I spent much of motzei shabbes researching different perspectives on the secular new year, mostly using resources provided by the talmid chochom R’ Dovid Markel. Despite being somewhat ‘frum’ this time last year, I don’t remember thinking that much of celebrating or not celebrating the secular new year- it was a ‘given’ that I’d be marking it in the usual way, and watching the fireworks. But this year, I wanted to do a little research into the different Jewish viewpoints and minhagim, particular those of Chabad Lubavitch. What I found out was both fascinating and inspiring.
The Rebbe of Apta, citing Tehillim 87:6, “The Lord counts in the script of the nations”, declared that one should spend the day davening. He reasoned that G-d, upon seeing the frivolous celebrations of the non Jews, would pardon us for our sins which he had not forgiven at Rosh Hashanah! While this approach is logical, it conflicts with a tale of the Rebbe zt”l, who cited the same verse to provide a different explanation (story courtesy of Neirot);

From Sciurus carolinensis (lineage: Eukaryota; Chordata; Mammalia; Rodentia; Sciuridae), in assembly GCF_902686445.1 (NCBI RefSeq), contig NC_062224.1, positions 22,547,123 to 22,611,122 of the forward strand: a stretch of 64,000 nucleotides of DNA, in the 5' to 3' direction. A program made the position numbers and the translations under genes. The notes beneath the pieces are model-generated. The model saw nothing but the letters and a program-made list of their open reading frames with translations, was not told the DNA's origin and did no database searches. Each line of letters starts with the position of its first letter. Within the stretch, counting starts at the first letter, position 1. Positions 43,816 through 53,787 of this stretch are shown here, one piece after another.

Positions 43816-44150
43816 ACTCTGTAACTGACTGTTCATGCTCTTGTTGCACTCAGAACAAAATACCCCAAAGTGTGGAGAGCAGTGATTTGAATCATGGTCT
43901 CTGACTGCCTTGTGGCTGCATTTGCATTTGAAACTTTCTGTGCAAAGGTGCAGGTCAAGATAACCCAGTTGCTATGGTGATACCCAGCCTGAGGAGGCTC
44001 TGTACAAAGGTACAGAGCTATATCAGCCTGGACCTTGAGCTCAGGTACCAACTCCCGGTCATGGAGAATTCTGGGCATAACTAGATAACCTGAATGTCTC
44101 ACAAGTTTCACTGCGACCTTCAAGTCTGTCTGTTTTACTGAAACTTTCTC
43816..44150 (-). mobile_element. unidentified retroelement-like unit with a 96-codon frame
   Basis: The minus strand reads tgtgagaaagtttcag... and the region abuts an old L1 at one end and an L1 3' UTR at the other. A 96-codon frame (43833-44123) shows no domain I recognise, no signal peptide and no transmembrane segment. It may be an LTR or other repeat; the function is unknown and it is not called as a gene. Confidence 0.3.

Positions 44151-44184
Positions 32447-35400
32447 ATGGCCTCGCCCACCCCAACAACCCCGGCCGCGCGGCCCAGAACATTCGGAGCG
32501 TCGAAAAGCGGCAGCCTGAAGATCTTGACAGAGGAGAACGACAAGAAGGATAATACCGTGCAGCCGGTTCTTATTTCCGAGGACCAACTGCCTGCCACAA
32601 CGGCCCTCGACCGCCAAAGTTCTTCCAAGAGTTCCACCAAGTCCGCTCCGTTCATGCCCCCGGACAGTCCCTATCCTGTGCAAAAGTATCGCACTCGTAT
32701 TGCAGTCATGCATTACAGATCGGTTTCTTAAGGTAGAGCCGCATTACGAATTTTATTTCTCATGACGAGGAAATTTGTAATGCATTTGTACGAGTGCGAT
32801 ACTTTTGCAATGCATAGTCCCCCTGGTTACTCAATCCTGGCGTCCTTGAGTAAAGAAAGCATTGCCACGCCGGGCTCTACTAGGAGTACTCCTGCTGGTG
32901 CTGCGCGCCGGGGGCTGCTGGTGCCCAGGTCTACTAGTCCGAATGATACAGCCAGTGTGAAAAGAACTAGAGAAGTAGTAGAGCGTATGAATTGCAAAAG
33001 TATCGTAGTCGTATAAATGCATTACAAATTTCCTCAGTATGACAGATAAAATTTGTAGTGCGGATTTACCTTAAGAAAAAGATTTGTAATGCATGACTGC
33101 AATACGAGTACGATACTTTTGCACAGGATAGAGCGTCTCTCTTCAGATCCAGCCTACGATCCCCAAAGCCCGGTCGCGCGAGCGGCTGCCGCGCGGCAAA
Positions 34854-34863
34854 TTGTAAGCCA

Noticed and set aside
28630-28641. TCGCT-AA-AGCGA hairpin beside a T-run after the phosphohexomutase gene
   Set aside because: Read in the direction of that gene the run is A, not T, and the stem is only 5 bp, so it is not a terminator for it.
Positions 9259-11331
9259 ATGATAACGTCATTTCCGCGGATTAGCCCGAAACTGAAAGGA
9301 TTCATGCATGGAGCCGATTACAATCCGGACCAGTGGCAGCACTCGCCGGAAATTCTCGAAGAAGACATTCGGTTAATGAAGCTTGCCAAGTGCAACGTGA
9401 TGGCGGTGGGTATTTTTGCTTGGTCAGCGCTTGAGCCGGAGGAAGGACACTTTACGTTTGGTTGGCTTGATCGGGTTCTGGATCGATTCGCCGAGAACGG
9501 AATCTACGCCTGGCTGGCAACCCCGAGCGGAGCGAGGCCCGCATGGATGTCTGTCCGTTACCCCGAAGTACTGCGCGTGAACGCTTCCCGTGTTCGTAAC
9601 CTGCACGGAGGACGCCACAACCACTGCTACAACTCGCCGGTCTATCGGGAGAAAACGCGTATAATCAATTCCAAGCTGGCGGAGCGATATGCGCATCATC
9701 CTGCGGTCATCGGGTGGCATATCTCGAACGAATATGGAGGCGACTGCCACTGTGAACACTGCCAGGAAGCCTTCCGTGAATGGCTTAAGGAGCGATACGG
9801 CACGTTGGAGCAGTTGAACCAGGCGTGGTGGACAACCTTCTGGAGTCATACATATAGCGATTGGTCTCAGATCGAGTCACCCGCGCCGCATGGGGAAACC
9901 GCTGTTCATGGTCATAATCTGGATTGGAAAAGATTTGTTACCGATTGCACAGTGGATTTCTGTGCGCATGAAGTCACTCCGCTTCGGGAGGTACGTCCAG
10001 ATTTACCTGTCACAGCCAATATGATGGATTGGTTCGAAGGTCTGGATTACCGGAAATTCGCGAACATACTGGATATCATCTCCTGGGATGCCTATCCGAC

“The Lubavitcher Rebbe’s secretary, Rabbi Nissan Mindel, during the 70’s would often find himself in the Rebbe’s office.
Once, he was in the office during the eve of the secular New Year. When twelve o’clock arrived, the Rebbe looked at his watch and said in English “Happy New Year.”
When Rabbi Mindel looked shocked at the Rebbe, the Rebbe responded: “It is an explicit verse (Tehillim 87:6): “The Lord counts in the script of the nations.”
This appears to remind us that the Rebbe’s viewpoint was different. He did not see any specific harm in the secular new year, nor in the greeting “happy new year”, so long as we did not attempt to place the holiday on the same level as any of the Jewish holidays. With this in mind, I’d like to wish everyone a happy new year. May 2017 be filled with only good things. Just think twice about your intentions before partaking in any celebrations!